A Short Course for Overcoming Narcissism and BPD
People with so-called personality disorders can learn and grow.
Posted Apr 30, 2012
Narcissistic and borderline personality patterns can make married life tortuous. They typically are manifest in partnership skill deficits that breed fighting instead of talking, creating high levels of depression and anxiety in both partners. Couples, married or not yet married, can address these fears directly by doing this free marriage quiz to assess whether deficits in the communication skills for marriage success are holding them back.
Do people say they find you difficult to interact with because of your hyper-emotional emotional reactivity, particularly when you are at home? Or do people in your inner circle manifest excessive emotional outbursts?
If you and/or your partner have these tendencies, habits or stances, here's some suggestions for launching a growth spurt that can increase the sunshine, decrease the storms, sustain longer connections in your relationships at home and at work, and make you more likely to succeed as a marriage partner.
Overcoming borderline personality patterns:
For folks whose style includes borderline personality ways of interacting, the first arena for growth is to develop new attitudes toward anger. If you don't want to fall into the borderline diagnostic basket, learn to step out and calm down instead of blowing up. Beware too of getting too mad at yourself, which will produce depression.
Anger is a hallmark of bpd. It's what drives the continual chaos and drama that earns many bpd folks the titles of Drama Queen/King and High Maintenance partner.
The quickee bpd upgrade.
Learn to stay in the calm zone. If you are the partner, interact only when both of you are cool.
A first step in the direction of staying in the calm zone is to learn about the nature of anger and the damage it does. Bpd anger outbursts often become bullying. "If you don't do what I want you are hurting my feelings so I'm going to get back at you!" Anger creates relationships based on coercion, not love or cooperation.
If you erupt often into anger, probably you believe that it's because you are the victim. "I've been hurt so I have a right to hurt you back," is a core bpd belief. Alas, it's a belief that can lull you into inability to sustain positive gratifying relationships.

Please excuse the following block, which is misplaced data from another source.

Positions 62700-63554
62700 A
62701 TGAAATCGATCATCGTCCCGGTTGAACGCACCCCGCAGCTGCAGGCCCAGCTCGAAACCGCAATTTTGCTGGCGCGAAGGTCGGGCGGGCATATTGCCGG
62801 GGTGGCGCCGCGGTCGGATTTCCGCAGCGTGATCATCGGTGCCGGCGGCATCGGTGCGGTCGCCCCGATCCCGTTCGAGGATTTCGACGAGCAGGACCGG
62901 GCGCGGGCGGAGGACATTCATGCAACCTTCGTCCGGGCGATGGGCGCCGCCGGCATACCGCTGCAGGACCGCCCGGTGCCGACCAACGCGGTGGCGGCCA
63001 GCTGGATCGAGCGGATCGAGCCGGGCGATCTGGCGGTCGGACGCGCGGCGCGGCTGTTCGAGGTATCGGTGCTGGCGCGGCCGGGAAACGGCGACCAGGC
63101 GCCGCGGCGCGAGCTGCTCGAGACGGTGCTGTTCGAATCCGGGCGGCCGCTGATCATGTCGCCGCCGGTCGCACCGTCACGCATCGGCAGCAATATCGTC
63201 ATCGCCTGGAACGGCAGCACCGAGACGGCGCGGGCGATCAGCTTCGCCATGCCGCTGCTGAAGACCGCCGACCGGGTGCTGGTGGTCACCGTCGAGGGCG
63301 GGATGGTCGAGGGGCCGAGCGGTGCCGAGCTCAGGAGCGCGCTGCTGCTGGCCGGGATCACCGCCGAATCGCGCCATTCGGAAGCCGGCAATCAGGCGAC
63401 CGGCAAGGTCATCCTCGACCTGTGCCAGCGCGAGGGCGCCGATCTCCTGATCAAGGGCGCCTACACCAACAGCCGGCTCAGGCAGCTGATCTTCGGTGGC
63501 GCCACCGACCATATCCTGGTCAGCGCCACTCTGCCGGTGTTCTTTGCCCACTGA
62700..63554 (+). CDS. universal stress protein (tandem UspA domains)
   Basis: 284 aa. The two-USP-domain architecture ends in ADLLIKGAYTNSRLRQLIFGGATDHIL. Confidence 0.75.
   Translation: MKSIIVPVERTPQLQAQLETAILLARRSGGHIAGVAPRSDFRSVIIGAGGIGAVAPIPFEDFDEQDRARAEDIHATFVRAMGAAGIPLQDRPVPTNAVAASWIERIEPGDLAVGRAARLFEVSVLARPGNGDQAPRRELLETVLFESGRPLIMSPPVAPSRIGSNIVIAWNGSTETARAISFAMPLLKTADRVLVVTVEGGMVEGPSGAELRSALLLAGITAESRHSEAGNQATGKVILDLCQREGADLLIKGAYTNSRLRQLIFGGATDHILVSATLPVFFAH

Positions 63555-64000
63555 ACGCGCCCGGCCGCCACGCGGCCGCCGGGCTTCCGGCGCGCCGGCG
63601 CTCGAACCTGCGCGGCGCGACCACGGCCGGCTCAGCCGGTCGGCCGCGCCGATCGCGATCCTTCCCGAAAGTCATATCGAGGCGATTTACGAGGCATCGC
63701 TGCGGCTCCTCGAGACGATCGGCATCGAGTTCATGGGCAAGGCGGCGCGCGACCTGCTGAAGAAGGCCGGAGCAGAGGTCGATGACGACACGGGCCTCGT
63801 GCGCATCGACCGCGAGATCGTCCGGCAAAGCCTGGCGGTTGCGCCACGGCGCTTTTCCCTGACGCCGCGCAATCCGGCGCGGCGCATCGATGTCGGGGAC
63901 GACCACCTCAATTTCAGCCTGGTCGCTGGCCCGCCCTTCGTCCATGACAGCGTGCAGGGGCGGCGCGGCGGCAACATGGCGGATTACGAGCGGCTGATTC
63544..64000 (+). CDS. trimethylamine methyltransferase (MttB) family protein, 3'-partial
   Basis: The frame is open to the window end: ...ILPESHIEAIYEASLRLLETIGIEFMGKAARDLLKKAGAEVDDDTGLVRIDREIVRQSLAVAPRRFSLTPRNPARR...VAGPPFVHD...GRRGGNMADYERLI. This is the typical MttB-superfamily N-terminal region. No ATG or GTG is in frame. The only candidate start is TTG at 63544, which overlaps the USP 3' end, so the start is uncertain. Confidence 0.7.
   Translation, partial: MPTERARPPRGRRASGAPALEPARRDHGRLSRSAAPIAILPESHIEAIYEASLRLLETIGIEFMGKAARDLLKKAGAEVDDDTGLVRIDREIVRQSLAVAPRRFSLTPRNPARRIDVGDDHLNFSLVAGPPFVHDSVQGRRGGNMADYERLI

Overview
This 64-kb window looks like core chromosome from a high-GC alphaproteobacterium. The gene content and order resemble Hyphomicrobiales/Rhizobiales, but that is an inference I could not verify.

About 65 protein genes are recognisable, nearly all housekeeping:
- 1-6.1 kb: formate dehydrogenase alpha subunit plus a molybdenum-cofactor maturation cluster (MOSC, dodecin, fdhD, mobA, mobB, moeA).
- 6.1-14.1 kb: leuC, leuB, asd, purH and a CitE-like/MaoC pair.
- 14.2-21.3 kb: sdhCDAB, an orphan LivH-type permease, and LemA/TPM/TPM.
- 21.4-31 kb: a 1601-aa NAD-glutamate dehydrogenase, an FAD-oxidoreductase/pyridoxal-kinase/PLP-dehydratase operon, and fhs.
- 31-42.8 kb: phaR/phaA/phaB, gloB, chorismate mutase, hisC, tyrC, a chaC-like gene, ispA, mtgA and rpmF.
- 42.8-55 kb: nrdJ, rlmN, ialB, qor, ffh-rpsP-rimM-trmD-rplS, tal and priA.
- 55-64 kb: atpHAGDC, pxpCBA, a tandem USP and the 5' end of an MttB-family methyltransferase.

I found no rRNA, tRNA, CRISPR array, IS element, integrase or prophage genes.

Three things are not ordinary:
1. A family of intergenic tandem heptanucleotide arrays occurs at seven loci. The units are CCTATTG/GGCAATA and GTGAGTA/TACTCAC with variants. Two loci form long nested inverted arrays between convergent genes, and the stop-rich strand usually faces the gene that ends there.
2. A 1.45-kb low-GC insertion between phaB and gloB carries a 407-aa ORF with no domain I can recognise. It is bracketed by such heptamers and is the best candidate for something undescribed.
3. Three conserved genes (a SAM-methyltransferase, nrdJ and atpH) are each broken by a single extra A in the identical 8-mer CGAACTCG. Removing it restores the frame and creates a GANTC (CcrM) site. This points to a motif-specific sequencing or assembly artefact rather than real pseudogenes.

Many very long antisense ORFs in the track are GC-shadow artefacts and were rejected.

Replace anger interactions with development of exit and self-soothing routines. Learn to recognize early cues that indicate it's time to remove yourself from a situation you can't handle. Remove yourself like a pot from a stove. Calm down. Return to the dialogue when you feel calm enough to stay calm and collaborative.
Frequent anger outbursts are totally incompatible with mature relationships. Young children get mad often. Mature adults rarely erupt in high-arousal anger.
Narcissists focus on themselves primarily, set themselves above their partner, listen poorly, insist they are always right, and typically have poor skills for living as a life partner.
Narcissists, by definition, are folks who succumb to an it's all about me orientation to life. This orientation blocks ability to hear others. Somewhere along the line narcissists failed to grow out of the toddler's ego-centric assumption that what I want is all that matters.
Narcissists can be very generous. When it comes to disagreements however, my opinion, what I want, what I want you to do blocks absorption of information from others about their opinions and preferences. Thinking in either-or, winner-loser patterns worsens this problem. "I don't want to hear what you want or think because then I may not get my way or win the discussion."
To the extent especially that narcissistic people listns poorly to others, they may be difficult to live with as a life partner no matter how handsome, beautiful, and financially successful they may appear to be.
To rate yourself and others on narcissism, you might want to check out my blogpost on 6 Sure Signs of Narcissism.
The quickee narcissism upgrade.
The key antidote to narcissism is to train yourself to take others' perspectives seriously. Learn the art and skills of listening, a topic I write about in an earlier PT posting. Retrain yourself to ask others what they think and feel. Seek to understand and become responsive to others' concerns when you and they differ.